VOD for Indies
As indie makers know all too well, movie distribution is undergoing a major restructuring. The shift from analog media to digital production, post-production and distribution technologies not only changes how movies are made and distributed, but how people view them.
Theatrical moviegoing is declining; since 2002, ticket sales have declined by nearly 20 percent. Making matters worse, DVD sales are shrinking. And video streaming revenues, while growing, are doing so at a rate insufficient to make up the difference.
Readers of Filmmaker are urged to check out a recent article in the Los Angeles Times, “Now playing at a living room near you.” Its thesis is simple: “Indie films, finding it harder to compete at the box office, are turning to video on demand. Bachelorette made $418,000 in theaters, $5.5 million in VOD rentals.”
The article discusses a couple of recent indie releases, including Bachelorette, Arbitrage, Margin Call and Sleepwalk With Me. Its anecdotal findings are suggestive as to new options for indies and, more telling, where indie film distribution may be going.
Kevin Iwashina, managing partner of the LA film production and sales company Preferred Content, speaks with authority when he acknowledges, “It has become harder to generate revenue from independent movies [in theaters] and VOD is our next best option.”
A recent report by IHS Screen Digest adds detail to the Times story. It notes that “paid consumption of movies online in the United States will reach 3.4 billion views or transactions in 2012, approximately 1.0 billion units higher than the 2.4 billion for physical video for this year.”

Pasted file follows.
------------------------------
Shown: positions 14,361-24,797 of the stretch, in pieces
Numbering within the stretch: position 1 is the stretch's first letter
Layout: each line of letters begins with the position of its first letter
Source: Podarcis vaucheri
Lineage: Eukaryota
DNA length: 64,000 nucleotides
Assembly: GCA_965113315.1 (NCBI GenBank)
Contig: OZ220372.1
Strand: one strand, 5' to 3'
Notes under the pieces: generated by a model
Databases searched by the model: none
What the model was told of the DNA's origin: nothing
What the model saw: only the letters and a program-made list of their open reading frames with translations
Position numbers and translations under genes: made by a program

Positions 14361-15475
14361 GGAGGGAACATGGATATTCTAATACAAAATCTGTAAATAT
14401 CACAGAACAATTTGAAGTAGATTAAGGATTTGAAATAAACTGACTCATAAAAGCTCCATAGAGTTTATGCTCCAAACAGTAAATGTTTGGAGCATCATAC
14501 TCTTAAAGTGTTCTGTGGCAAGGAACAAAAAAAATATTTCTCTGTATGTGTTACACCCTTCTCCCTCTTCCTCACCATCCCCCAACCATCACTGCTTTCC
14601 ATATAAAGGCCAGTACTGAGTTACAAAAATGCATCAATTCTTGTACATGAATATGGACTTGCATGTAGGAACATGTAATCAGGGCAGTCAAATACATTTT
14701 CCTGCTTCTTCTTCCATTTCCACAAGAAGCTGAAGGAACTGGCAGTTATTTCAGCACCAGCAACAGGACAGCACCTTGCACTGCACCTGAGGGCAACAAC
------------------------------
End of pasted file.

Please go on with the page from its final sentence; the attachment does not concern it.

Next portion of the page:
IHS distinguishes between physical and online distribution. The former consists of the sales and rentals of VHS, DVD and Blu-ray discs; online includes electronic sell-through (EST), Internet video on demand (iVOD) and subscription video on demand (SVOD).
The company attributes this shift to the rise of broadband and the appeal of what they call “all-you-can-eat subscription services such as Netflix and Amazon Prime.” These services offer unlimited on-demand movies for a flat monthly or annual fee.
Most instructive, IHS calculations reveal how the old pricing structure established by the major distribution companies seems to be holding back the shift to streaming video. It notes: “… consumers will pay an average of 51 cents for every movie consumed online, compared to $4.72 for physical video.” More troubling, it argues that this “pattern will likely remain unchanged even by 2016, with online accounting for 17 percent of revenue, compared to 75 percent for physical video, and pay-TV on demand taking the remaining 8 percent.”
Thus, the shift to online VOD will be slow and incremental. The entry of new, major players like Facebook’s Flicklaunch, will help the transition. Certain genres, like porn and horror, may draw more initial orders that other genres.
No matter how things play out, indie makers will need to carefully think through a multiple media release plan. First, a theatrical release still matters (if you are lucky to get one) and so too, at least for the time being, does DVD sales. A VOD release should complement not compromise other platforms. And second, at the end of the day it is still all about the financial return. Makers must made sure no matter whether it’s a ticket sale, a DVD purchase or a VOD click-through, honest and accurate (and auditable!) accounting matters.
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David Rosen is a writer and business-development consultant. He is author of the indie classic Off-Hollywood: The Making & Marketing of Independent Films (Grove), originally commissioned by the Sundance Institute and the Independent Feature Project. He can be reached at firstname.lastname@example.org. For more information, check out www.DavidRosenWrites.com and www.DavidRosenConsultants.com.